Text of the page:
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Austral winter distributions of large tintinnid and large sarcodinid protozooplankton in the ice-edge zone of the Weddell/Scotia Seas
Gowing, M.M.; Garrison, D.L. (1991). Austral winter distributions of large tintinnid and large sarcodinid protozooplankton in the ice-edge zone of the Weddell/Scotia Seas, in: Nihoul, J.C.J. et al. Ice covered seas and ice edges. Physical, chemical and biological processes and interactions: proceedings of the 22th International Liège Colloquium on Ocean Hydrodynamics. Journal of Marine Systems, 2: pp. 131-141
In: Nihoul, J.C.J.; Djenidi, S. (1991). Ice covered seas and ice edges. Physical, chemical and biological processes and interactions: proceedings of the 22th International Liège Colloquium on Ocean Hydrodynamics. Journal of Marine Systems, 2. Elsevier Science Publishers: Amsterdam. 520 pp., more
In: Journal of Marine Systems. Elsevier: Tokyo; Oxford; New York; Amsterdam. ISSN 0924-7963, more
Peer reviewed article  

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Keyword
    Marine

Authors  Top 
  • Gowing, M.M.
  • Garrison, D.L.

Abstract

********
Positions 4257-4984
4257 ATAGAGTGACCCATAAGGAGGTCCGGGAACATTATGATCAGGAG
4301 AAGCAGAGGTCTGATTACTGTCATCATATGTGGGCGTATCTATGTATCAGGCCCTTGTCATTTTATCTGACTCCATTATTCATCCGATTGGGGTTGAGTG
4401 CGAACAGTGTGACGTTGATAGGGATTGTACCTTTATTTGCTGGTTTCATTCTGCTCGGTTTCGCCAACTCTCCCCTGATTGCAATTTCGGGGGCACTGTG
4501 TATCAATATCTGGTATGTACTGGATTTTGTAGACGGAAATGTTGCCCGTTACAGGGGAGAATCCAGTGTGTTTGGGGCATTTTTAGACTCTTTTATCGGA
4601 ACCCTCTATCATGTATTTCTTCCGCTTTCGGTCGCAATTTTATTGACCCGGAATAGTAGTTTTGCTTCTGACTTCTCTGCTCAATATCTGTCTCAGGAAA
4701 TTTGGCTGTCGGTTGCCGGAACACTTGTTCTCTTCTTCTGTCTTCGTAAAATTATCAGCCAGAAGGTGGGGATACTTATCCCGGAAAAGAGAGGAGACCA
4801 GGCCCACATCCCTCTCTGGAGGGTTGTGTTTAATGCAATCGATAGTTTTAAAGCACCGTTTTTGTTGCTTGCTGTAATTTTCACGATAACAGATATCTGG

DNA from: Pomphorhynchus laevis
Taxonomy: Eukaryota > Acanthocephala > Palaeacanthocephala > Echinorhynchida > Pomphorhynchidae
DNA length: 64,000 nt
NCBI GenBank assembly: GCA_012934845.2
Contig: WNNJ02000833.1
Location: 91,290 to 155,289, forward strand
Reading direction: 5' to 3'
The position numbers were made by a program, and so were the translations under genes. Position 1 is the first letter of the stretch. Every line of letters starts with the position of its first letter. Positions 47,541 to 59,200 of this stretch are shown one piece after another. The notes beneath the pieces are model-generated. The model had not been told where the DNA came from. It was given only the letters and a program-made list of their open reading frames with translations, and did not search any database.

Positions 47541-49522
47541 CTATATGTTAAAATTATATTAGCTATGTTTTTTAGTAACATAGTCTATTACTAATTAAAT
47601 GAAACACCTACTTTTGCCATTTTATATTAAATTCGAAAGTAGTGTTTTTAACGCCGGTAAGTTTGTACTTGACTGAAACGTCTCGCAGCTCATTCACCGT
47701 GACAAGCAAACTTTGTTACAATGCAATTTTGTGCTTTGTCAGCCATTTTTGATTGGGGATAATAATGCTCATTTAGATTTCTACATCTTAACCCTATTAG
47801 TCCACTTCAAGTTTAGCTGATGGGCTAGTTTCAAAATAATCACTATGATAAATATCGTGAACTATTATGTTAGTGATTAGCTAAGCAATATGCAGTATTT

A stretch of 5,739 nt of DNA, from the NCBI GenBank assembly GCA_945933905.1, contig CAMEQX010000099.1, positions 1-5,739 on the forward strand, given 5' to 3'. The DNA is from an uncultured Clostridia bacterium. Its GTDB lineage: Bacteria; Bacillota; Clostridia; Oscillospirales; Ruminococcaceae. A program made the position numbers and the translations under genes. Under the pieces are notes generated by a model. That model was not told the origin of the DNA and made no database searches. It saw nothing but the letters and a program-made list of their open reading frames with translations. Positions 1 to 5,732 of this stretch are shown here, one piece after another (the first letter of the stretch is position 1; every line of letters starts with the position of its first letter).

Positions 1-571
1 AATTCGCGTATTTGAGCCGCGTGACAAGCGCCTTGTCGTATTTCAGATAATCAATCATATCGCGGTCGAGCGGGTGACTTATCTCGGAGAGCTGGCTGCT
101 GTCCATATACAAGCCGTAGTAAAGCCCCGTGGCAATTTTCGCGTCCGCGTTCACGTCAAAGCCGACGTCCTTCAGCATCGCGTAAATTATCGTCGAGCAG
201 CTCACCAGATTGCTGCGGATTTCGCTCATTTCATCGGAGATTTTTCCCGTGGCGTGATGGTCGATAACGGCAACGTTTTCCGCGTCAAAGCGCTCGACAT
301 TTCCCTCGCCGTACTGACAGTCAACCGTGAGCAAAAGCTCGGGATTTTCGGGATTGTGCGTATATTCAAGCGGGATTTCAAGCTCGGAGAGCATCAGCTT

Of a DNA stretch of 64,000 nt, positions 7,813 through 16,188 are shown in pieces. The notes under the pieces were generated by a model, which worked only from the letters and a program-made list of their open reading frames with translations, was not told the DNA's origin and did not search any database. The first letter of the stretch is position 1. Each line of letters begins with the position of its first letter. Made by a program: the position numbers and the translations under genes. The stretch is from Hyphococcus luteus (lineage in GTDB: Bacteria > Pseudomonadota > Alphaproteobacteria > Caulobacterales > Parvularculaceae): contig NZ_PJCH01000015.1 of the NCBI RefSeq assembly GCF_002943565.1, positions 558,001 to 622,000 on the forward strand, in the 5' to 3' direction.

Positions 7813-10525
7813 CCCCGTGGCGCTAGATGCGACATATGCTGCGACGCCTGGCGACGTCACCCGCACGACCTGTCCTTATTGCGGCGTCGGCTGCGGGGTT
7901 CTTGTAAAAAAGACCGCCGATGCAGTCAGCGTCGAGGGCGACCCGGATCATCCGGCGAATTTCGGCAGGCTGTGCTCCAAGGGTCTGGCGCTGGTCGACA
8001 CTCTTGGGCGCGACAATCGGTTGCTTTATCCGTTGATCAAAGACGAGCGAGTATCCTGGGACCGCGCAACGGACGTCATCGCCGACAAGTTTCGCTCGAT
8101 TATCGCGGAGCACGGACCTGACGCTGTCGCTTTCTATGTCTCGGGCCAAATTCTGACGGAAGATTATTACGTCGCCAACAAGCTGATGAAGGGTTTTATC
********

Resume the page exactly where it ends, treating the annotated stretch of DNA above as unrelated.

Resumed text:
Seasonal distribution and abundance data for large sarcodinid protozooplankton (Radiolaria, Foraminifera, Acantharia and the heliozoan Sticholonche spp.) and larger tintinnid ciliates (e.g., Laackmaniella spp.) are necessary for evaluating their roles in food webs and particle fluxes. As part of the Antarctic Marine Ecosystem Research in the Ice Edge Zone (AMERIEZ) project, we sampled these large (≥ 50 μm) protozooplankton in the winter ice edge zone of the Scotia/Weddell Seas. Organisms alive at the time of capture were counted in large volume (60 1) water samples from 5 paired depths in the upper 210 m from 17 stations. Relationships between abundances and environmental factors in ice-covered, ice edge, and open waters were assessed with correlation, cluster, and multidimensional scaling analyses.Mean abundances of large tintinnids were less than 3150 per m3, and mean abundances of the individual sarcodine groups were generally less than 1000 per m3. The most pronounced distributional patterns were related to depth. In general, large tintinnids were more abundant in the colder waters from 0-85 m, a zone encompassed by the mixed layer and the euphotic zone. Acantharians were more abundant in this upper zone only in ice-covered waters. Radiolaria (predominantly phaeodarians) and the heliozoan Sticholonche spp. were more abundant from 115 to 210 m, a zone of warmer, more saline water. Foraminiferan distributions showed little pattern with depth. Results of the cluster analyses also suggested that depth was the most significant effect determining similarity among assemblages of large protozooplankton at the 17 stations. The few correlations between abundances of the groups and chlorophyll a probably reflect relationships more complex than grazing.Abundances of large tintinnids were higher in surface waters under the ice than at the ice edge or in open water. This could result from their feeding on algal cells released from the base of the ice or it may be a result of higher populations in the outflow of Weddell Sea water. There were no consistent abundance patterns among large sarcodines that could be related to ice cover. It is suggested that the combination of low winter productivity, a dynamic environment, and slower growth rates of these large protozoans may prevent them from responding to local enhanced production with increased abundances in the winter ice edge zone. Furthermore, although there is enhanced productivity at the ice edge, this signal may not reach the protozooplankton groups most abundant in the water layer below the euphotic zone.

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